Reflect on ‘rhetoric’:
Learning about rhetoric has been interesting. To really understand what rhetoric was, I not only read through the Aristotle’s books I, II and III (Aristotle, 350 B.C.E.), I researched other materials to get a good grasp of it. Rhetoric is
Reading Aristotle’s books (Aristotle, 350 B.C.E.) was something that you had to really try and focus on, as it was written with a lot of uncommon words, meanings and terms. It is not something I would read normally, however, in this instance for this Speech and Script unit in a professional communications degree, it is very relevant and appropriate.
Being aware of what rhetoric is now, it has become very obvious in everyday life. Where I am finding myself seeing in practice in communication everywhere.
What are some of the key points Aristotle makes about rhetorical speech?
Preparing for a speech there are key points to consider. Including the topic, key argument points of the speech, who the audience is and what they want to hear. Language, style of speech, how it is arranged, and how to persuade the audience effectively during the speech, (Aristotle, 350 B.C.E.).
Looking at persuasion in particular. Rhetoric is universally used throughout all disciplines and it is essentially a tool to use to to persuade when communicating, (Aristotle, 350 B.C.E.).
Creating a connection with people through topics of interest in speeches can impact on how people are persuaded or influenced. When preparing a speech for an audience, it is essential to understand who the audience is. Considering if the audience is educated, the generation, age, their background or religious views for an example. Research facts, what directly effects or interests the audience has, which can be included in the speech, for the messages to be successfully received by the audience. The audience can ultimately determine the outcome decision and result of a speech.
Aristotle (350 B.C.E. n.p.) states, “the most important and effective qualification for success in persuading audiences and speaking well on public affairs is to understand them and their interests.” If the audience (pathos) can see that the speaker understands and demonstrates he knows what he is talking about during the speech in an ethical argument, that creates a trust (ethos) which can persuade the audience. Further to that, “good sense, good moral character and good will,” creates confidence in the speaker, according to Aristotle (350 B.C.E. n.p.).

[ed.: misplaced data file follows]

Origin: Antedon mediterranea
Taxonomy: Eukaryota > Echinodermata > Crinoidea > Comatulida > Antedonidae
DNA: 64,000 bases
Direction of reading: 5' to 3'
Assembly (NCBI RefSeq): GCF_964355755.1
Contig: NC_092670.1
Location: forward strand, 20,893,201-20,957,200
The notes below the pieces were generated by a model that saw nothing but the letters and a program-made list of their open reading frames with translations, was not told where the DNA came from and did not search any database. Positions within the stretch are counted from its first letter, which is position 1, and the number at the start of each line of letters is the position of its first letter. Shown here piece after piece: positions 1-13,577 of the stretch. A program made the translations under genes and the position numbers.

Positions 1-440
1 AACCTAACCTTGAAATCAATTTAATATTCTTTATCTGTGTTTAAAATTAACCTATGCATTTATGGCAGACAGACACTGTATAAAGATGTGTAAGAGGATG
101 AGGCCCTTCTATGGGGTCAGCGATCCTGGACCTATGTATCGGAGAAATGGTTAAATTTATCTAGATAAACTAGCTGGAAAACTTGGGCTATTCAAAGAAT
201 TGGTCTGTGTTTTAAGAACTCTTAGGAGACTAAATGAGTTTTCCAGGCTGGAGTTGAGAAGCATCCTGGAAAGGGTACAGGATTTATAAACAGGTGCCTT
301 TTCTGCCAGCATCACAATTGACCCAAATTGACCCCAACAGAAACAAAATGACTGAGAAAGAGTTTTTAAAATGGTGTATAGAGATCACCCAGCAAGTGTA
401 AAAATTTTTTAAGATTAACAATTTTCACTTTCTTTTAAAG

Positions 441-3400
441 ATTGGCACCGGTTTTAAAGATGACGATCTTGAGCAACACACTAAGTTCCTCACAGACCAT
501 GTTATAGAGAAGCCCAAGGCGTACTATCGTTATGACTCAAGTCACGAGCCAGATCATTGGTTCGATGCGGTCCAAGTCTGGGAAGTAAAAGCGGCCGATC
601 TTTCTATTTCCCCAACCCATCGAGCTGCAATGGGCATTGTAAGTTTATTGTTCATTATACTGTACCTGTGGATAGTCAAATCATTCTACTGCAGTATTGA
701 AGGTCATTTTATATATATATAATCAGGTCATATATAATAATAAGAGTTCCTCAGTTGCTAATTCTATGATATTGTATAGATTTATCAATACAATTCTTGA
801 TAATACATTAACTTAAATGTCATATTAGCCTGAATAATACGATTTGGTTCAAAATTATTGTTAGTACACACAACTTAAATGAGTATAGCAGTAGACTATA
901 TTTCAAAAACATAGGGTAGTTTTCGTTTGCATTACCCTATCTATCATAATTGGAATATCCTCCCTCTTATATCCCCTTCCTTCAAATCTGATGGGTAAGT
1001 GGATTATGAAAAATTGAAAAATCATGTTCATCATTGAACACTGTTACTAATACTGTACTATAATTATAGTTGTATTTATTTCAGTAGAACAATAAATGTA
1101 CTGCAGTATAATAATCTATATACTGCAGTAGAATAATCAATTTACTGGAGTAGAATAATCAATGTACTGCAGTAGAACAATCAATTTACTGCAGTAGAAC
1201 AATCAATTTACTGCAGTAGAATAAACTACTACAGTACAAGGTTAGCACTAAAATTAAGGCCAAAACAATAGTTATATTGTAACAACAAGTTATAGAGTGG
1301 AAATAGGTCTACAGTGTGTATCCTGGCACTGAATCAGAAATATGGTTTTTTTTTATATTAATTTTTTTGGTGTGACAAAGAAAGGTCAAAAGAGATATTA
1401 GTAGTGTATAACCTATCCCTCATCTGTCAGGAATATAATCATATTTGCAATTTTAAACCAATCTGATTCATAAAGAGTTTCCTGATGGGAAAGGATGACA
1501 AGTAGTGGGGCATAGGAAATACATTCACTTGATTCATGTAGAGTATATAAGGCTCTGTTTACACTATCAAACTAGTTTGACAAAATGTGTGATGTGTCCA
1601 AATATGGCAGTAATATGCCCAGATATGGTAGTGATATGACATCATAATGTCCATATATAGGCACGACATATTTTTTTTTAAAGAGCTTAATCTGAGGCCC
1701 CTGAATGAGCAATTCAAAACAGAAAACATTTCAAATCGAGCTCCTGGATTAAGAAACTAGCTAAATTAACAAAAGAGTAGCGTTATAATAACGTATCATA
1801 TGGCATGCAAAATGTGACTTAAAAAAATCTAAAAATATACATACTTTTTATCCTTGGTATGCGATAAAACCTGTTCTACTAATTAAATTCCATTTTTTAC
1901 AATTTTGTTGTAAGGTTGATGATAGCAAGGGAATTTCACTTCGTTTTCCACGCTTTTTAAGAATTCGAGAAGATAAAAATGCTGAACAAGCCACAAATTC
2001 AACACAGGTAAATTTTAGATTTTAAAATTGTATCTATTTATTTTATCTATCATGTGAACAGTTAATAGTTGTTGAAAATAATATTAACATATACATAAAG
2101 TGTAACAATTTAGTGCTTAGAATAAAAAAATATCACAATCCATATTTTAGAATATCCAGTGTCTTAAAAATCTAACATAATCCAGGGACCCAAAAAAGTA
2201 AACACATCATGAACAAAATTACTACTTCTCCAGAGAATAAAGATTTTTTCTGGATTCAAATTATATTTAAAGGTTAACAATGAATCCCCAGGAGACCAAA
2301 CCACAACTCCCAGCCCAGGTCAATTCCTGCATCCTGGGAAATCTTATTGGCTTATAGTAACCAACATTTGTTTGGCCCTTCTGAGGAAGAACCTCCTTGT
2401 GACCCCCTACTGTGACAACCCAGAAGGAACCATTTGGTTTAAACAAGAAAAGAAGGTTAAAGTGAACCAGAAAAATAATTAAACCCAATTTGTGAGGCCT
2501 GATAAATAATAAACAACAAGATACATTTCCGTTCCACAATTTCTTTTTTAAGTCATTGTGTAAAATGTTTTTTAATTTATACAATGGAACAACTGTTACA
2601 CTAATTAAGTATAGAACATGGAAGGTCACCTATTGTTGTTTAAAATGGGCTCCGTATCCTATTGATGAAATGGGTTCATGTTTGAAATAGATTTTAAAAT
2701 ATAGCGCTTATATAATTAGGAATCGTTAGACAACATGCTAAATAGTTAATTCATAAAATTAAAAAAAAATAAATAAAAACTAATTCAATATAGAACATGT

Aristotle also discusses that emotions can have an effect in the process of persuasion in a speech (Aristotle, 350 B.C.E.). To either, create or dissolve an emotional connection with an audience during persuasive speech.
Key argument points of a speech, which is supported with evidence and fact, forms the basis of the message (logos) which is delivered to the audience (University of Pittsburgh, 2007). Aristotle goes into great detail explaining various examples of arguments for different situations including ceremonial speeches and political speeches, where the use of enthymemes and maxims should be implemented (Aristotle, 350 B.C.E. n.p.).
The term maxim is mentioned in Aristotle’s book II (Aristotle, 350 B.C.E. n.p). It is said that maxims should be incorporated into a speech by only people who have experienced the story who tell it with truth. If the maxims are reliable then this will be perceived by the audience that the speaker is reliable and of moral character, which creates a connection an audience or with an individual (Aristotle, 350 B.C.E. n.p).
In summary, Aristotle goes in great detail on many key points about rhetorical speech in the three books. All of which would be very helpful for anyone preparing an important speech for an audience.
2. Consider your own use of rhetoric: Reflect on an example of argument in your own life, one in which you were successful in persuading someone else of something.
Notes of my example of rhetoric situation.
Unaware to a lot of people, rhetoric is commonly used in conversations and communication every day throughout the world.
An example of a situation where I used rhetoric was a morning where I felt like getting out and going for a walk.
Sometimes there are days where you do not feel like exercising.
Where you would rather, stay home, curl up on the couch and watch a movie right?
On this Sunday early morning, the weather was lovely and I just wanted to get out and go for a walk.
I spent an hour trying to convince my teenage daughter to come with me.
However, she does need to some motivation to get started.